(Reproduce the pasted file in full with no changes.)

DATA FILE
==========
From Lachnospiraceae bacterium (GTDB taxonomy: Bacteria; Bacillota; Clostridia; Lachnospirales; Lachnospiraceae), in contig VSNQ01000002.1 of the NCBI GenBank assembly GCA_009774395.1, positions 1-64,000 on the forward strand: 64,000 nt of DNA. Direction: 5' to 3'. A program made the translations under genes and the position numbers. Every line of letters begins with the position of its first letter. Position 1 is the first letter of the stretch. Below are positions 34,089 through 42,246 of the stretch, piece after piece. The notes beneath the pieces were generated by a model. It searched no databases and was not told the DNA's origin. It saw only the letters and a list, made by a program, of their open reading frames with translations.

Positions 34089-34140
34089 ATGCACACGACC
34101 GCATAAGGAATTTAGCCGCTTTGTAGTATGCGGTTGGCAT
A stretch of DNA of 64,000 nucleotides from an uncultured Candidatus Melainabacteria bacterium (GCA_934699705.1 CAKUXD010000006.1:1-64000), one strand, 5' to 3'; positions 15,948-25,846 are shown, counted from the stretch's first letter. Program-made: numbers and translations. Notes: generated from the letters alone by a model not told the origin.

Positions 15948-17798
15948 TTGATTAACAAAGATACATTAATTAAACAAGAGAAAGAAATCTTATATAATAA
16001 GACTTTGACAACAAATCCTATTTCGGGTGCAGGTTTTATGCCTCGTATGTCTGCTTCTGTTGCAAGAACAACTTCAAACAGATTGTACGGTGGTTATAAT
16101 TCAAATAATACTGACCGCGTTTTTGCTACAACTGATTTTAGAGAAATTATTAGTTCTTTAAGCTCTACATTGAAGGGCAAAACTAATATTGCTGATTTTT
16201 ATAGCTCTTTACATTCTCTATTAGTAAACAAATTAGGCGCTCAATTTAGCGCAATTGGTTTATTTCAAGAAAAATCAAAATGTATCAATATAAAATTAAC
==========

From Lachnospiraceae bacterium (GTDB taxonomy: Bacteria; Bacillota; Clostridia; Lachnospirales; Lachnospiraceae), in contig VSNQ01000002.1 of the NCBI GenBank assembly GCA_009774395.1, positions 1-64,000 on the forward strand: 64,000 nt of DNA. Direction: 5' to 3'. A program made the translations under genes and the position numbers. Every line of letters begins with the position of its first letter. Position 1 is the first letter of the stretch. Below are positions 34,089 through 42,246 of the stretch, piece after piece. The notes beneath the pieces were generated by a model. It searched no databases and was not told the DNA's origin. It saw only the letters and a list, made by a program, of their open reading frames with translations.

Positions 34089-34140
34089 ATGCACACGACC
34101 GCATAAGGAATTTAGCCGCTTTGTAGTATGCGGTTGGCAT
A stretch of DNA of 64,000 nucleotides from an uncultured Candidatus Melainabacteria bacterium (GCA_934699705.1 CAKUXD010000006.1:1-64000), one strand, 5' to 3'; positions 15,948-25,846 are shown, counted from the stretch's first letter. Program-made: numbers and translations. Notes: generated from the letters alone by a model not told the origin.

Positions 15948-17798
15948 TTGATTAACAAAGATACATTAATTAAACAAGAGAAAGAAATCTTATATAATAA
16001 GACTTTGACAACAAATCCTATTTCGGGTGCAGGTTTTATGCCTCGTATGTCTGCTTCTGTTGCAAGAACAACTTCAAACAGATTGTACGGTGGTTATAAT
16101 TCAAATAATACTGACCGCGTTTTTGCTACAACTGATTTTAGAGAAATTATTAGTTCTTTAAGCTCTACATTGAAGGGCAAAACTAATATTGCTGATTTTT
16201 ATAGCTCTTTACATTCTCTATTAGTAAACAAATTAGGCGCTCAATTTAGCGCAATTGGTTTATTTCAAGAAAAATCAAAATGTATCAATATAAAATTAAC